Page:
You may have noticed that our police forces don’t shoot people any more. In fact, they don’t shoot at all. And they don’t have guns.
It used to be they shot people, back when they had guns. Later, they “discharged” their guns. But that was before the guns became “service weapons,” and they “discharged their service weapons.” Nowadays service weapons are “utilized.”
A recent dispatch from the state troopers says “five law enforcement officers utilized their service weapons.” It also reports a deceased man at the scene. We are left to deduce that the first event caused the second, because the troopers would rather not say they shot someone.
The News-Miner could help us wade through the euphemisms. It could just tell us straight. The headline could read: “Police shoot, kill armed man.” Six straightforward syllables. Instead we see: “North Pole man dead after altercation with police, troopers on Dale Road.”
For all we know from the headline, the “altercation” could have been an argument and the cause of death a heart attack.
But notice the syntax. There’s no actor. No verb. No one shot anyone. There was an altercation, and a man is dead, but just as with the troopers’ formulation, the causal action is tiptoed past.
Police departments coined another equivocal term, now ubiquitous: “officer-involved shooting.” Newspapers readily adopted it. It too communicates less, on purpose. The officer “involved” could be the victim in the shooting.
It is a rhetoric of absolution. The Columbia Journalism Review explains in an article titled “Stop using ‘officer-involved shooting.’’’ “If you don’t have a verb, no one is doing anything, so it’s impossible to assign agency.” A media analyst quoted said it’s “the linguistic gymnastics needed to report on police violence without calling up images of police violence.”
The AP style guide — the journalists’ bible — advises against this sanitization.
Back to Dale Road. For all we know, the officers behaved exactly correctly. But it’s hard to know because of how the information is being manipulated.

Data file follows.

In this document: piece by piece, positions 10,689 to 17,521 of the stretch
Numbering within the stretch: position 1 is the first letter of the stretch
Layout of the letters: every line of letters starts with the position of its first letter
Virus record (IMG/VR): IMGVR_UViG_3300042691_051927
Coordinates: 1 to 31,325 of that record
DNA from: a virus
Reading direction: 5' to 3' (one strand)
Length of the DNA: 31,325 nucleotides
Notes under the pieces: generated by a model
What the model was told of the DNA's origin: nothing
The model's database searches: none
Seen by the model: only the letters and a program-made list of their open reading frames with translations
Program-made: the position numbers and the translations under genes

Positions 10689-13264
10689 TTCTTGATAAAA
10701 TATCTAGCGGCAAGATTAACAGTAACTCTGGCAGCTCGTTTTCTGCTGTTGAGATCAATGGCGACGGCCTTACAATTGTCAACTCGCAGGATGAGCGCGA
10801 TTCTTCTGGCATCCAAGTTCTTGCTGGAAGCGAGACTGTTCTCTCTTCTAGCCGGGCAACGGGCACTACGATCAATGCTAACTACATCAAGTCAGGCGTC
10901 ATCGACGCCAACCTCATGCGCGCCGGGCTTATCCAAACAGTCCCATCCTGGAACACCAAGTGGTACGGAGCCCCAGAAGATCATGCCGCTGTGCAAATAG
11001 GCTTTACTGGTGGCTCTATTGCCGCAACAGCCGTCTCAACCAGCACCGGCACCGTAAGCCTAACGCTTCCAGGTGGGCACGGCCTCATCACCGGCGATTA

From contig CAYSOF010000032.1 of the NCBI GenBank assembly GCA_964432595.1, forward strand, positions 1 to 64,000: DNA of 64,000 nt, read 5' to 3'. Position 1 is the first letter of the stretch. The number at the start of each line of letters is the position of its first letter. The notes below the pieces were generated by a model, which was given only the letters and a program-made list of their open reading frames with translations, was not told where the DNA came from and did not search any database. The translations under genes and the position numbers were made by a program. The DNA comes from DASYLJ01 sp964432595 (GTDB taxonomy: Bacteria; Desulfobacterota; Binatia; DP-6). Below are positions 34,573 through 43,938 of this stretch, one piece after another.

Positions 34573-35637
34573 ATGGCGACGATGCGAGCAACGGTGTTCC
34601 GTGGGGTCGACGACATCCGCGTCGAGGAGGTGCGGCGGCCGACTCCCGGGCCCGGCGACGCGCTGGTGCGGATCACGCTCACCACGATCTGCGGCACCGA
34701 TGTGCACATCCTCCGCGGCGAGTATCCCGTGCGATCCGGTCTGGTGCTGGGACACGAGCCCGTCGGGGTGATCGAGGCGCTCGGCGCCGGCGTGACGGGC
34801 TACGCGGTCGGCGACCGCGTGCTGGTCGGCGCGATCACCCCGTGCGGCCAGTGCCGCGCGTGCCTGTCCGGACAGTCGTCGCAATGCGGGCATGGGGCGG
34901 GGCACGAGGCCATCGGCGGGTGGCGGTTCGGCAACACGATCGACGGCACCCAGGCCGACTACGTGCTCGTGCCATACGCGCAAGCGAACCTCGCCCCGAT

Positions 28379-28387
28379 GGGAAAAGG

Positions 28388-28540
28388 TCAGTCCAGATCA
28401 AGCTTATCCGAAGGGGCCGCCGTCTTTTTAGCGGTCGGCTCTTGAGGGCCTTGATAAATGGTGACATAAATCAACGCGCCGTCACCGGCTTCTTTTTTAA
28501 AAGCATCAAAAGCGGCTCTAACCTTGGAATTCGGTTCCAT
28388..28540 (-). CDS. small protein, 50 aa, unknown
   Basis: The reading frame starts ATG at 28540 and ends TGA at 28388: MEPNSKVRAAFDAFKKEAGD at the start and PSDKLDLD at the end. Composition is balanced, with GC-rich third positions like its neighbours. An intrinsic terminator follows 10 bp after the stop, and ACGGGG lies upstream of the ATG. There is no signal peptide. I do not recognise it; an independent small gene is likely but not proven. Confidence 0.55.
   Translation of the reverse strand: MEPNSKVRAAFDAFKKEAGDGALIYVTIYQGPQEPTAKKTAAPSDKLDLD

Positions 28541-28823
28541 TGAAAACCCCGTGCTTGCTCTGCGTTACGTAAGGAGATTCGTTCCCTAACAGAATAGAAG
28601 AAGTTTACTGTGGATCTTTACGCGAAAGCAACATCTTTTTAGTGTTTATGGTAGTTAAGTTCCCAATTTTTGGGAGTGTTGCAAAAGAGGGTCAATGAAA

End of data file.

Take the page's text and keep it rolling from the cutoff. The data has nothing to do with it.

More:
“Five law enforcement officers utilized their service weapons.” Does that mean all five fired their guns, or did some just draw them? We don’t know because of the troopers’ deliberately opaque language, and the newspaper’s one-source reporting. In the paper’s coverage, you get the troopers’ version, but you don’t hear from the man’s family or friends. You don’t hear from those who monitor racial profiling or police shootings.
Between the troopers and the paper, you don’t hear that the man killed was an Alaska Native, mentally unwell, and had three small children. You don’t hear how many officers fired their guns; how many rounds were fired (five? 50?); whether there are any recordings; when those recordings will be available; whether any of the officers have shot at people before, or been the subject of excessive-force complaints.
This information shouldn’t be suppressed, especially as we engaged a serious national conversation about police violence directed toward Black and brown people. Seeking this information doesn’t presume police impropriety. But when officers shot Jesse Peter on Dale Road, he was the third young Native man to die by police gunfire in Fairbanks in three years.
On Christmas Eve three years ago, police shot a suicidal Cody Eyre 23 times. Cody’s mother had asked the troopers for help. He was 20.
Kevin McEnulty, also intoxicated and distraught, goaded the police to kill him. Troopers shot him 13 times after he stopped pointing the gun at his own head and fired into the air. He too was a father.
It is proper for us to ask if these deaths were necessary.
Troopers delay releasing the names of the officers for three days. They pass the matter to the Alaska Bureau of Investigation and then decline to comment on an “active investigation.” This can take a long time.
In essence, the troopers get their version of events out to the public via a news release reissued by unquestioning reporters, and then set up an information embargo. For example, the troopers won’t say how many bullets were fired at Jesse Peter, whether there are recordings, whether the officers had killed before, etc.
According to research by the Anchorage Daily News, in the last five years at least 30% of the 43 people killed by Alaska’s police were Alaska Natives. Yet Alaska Natives make up only 15% of our population. That’s a problem. No statewide agency keeps track of this data. That’s a problem. The police agencies themselves investigated those 43 deaths. That’s a problem. Higher-up reviews relied on those conclusions, and no charges resulted. All this needs reform.
Dan O’Neill is the author of “The Firecracker Boys,” which deals in part with the political history of Alaska’s Indigenous people. He has previously written on police reform in these pages.